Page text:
The algorithms that control the engine are quite complicated. The software has to allow the car to satisfy emissions requirements for 100,000 miles, meet EPA fuel economy requirements and protect engines against abuse. And there are dozens of other requirements to meet as well.
The engine control unit uses a formula and a large number of lookup tables to determine the pulse width for given operating conditions. The equation will be a series of many factors multiplied by each other. Many of these factors will come from lookup tables. We'll go through a simplified calculation of the fuel injector pulse width. In this example, our equation will only have three factors, whereas a real control system might have a hundred or more.
Pulse width = (Base pulse width) x (Factor A) x (Factor B)
In order to calculate the pulse width, the ECU first looks up the base pulse width in a lookup table. Base pulse width is a function of engine speed (RPM) and load (which can be calculated from manifold absolute pressure). Let's say the engine speed is 2,000 RPM and load is 4. We find the number at the intersection of 2,000 and 4, which is 8 milliseconds.
RPM

Load

1

2

3

4

5

1,000

1

2

3

4

5

2,000

2

4

6

8

10

3,000

3

6

9

12

15


4,000

4

8

12

16

20

In the next examples, A and B are parameters that come from sensors. Let's say that A is coolant temperature and B is oxygen level. If coolant temperature equals 100 and oxygen level equals 3, the lookup tables tell us that Factor A = 0.8 and Factor B = 1.0.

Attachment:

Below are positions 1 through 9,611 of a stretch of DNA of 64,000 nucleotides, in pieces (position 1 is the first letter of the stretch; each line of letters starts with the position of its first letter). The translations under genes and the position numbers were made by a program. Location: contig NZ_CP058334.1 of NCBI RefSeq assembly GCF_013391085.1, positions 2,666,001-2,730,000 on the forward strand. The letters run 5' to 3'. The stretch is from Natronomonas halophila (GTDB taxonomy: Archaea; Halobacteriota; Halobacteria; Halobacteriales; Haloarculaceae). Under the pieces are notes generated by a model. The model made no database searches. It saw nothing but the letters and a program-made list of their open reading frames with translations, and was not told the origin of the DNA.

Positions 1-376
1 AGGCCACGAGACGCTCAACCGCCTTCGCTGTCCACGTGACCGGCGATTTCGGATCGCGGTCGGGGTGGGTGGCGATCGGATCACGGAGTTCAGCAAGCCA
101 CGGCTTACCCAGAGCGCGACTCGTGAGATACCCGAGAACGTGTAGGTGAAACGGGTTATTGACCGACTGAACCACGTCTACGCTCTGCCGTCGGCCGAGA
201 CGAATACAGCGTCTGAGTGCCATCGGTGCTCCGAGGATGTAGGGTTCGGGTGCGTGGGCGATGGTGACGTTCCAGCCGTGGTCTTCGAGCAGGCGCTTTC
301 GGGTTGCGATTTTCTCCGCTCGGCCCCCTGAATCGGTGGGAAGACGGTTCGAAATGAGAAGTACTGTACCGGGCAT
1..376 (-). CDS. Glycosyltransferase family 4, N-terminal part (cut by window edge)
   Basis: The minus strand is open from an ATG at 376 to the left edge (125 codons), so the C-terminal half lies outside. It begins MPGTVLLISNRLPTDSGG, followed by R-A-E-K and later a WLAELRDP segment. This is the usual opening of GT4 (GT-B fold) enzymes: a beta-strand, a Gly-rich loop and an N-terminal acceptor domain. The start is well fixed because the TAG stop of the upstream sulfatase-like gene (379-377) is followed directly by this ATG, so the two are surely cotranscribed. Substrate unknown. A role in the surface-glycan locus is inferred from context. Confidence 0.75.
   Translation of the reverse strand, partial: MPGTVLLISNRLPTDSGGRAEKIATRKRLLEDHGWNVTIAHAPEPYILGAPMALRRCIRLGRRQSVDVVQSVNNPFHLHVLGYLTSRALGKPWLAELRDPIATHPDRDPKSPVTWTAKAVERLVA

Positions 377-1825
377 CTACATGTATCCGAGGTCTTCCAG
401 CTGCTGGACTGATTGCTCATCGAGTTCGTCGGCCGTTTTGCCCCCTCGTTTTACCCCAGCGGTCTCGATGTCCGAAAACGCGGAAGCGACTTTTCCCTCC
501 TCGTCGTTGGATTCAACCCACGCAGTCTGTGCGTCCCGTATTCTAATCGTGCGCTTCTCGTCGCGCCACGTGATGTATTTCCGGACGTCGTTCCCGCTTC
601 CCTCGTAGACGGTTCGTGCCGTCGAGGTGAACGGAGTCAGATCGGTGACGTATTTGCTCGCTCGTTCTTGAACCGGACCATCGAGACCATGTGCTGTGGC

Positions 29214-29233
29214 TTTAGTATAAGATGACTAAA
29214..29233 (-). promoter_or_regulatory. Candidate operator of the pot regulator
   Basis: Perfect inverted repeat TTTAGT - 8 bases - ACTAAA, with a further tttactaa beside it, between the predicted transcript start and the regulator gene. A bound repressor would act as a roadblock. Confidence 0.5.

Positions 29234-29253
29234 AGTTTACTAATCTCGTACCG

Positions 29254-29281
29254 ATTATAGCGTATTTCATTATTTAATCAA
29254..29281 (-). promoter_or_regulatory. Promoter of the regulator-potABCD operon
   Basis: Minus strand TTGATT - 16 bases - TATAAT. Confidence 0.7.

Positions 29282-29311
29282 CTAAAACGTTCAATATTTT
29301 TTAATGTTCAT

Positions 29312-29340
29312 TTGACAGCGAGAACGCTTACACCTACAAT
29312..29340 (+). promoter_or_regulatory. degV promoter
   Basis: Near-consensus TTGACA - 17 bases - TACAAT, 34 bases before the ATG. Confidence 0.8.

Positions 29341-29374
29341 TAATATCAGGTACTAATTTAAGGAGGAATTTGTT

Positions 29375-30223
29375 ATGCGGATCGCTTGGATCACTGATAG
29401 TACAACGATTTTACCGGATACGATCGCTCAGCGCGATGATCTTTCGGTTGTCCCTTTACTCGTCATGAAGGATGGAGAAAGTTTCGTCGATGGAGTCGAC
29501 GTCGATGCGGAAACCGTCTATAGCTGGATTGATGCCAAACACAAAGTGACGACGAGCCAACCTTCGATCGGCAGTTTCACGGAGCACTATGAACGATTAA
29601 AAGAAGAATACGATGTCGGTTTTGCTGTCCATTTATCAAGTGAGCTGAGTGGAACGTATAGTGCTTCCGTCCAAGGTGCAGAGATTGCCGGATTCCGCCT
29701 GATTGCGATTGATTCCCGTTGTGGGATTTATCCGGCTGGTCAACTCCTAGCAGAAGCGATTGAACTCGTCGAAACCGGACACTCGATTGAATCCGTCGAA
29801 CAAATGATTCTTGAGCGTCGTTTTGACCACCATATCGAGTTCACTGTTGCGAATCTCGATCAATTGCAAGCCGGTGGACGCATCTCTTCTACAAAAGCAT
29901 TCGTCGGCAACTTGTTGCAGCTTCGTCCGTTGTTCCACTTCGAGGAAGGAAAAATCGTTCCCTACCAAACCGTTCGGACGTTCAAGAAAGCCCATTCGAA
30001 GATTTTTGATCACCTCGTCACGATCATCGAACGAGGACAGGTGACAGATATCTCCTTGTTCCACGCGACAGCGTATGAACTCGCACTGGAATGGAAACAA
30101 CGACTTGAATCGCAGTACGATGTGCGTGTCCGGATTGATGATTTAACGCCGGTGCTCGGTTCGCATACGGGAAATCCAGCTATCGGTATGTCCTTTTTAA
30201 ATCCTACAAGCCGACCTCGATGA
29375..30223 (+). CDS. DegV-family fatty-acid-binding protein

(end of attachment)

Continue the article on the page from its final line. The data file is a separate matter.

A

Factor A


B

Factor B

0

1.2


0

1.0

25

1.1


1

1.0

50

1.0


2

1.0

75

0.9


3

1.0

100

0.8


4

0.75

So, since we know that base pulse width is a function of load and RPM, and that pulse width = (base pulse width) x (factor A) x (factor B), the overall pulse width in our example equals:
8 x 0.8 x 1.0 = 6.4 milliseconds
From this example, you can see how the control system makes adjustments. With parameter B as the level of oxygen in the exhaust, the lookup table for B is the point at which there is (according to engine designers) too much oxygen in the exhaust; and accordingly, the ECU cuts back on the fuel.
Real control systems may have more than 100 parameters, each with its own lookup table. Some of the parameters even change over time in order to compensate for changes in the performance of engine components like the catalytic converter. And depending on the engine speed, the ECU may have to do these calculations over a hundred times per second.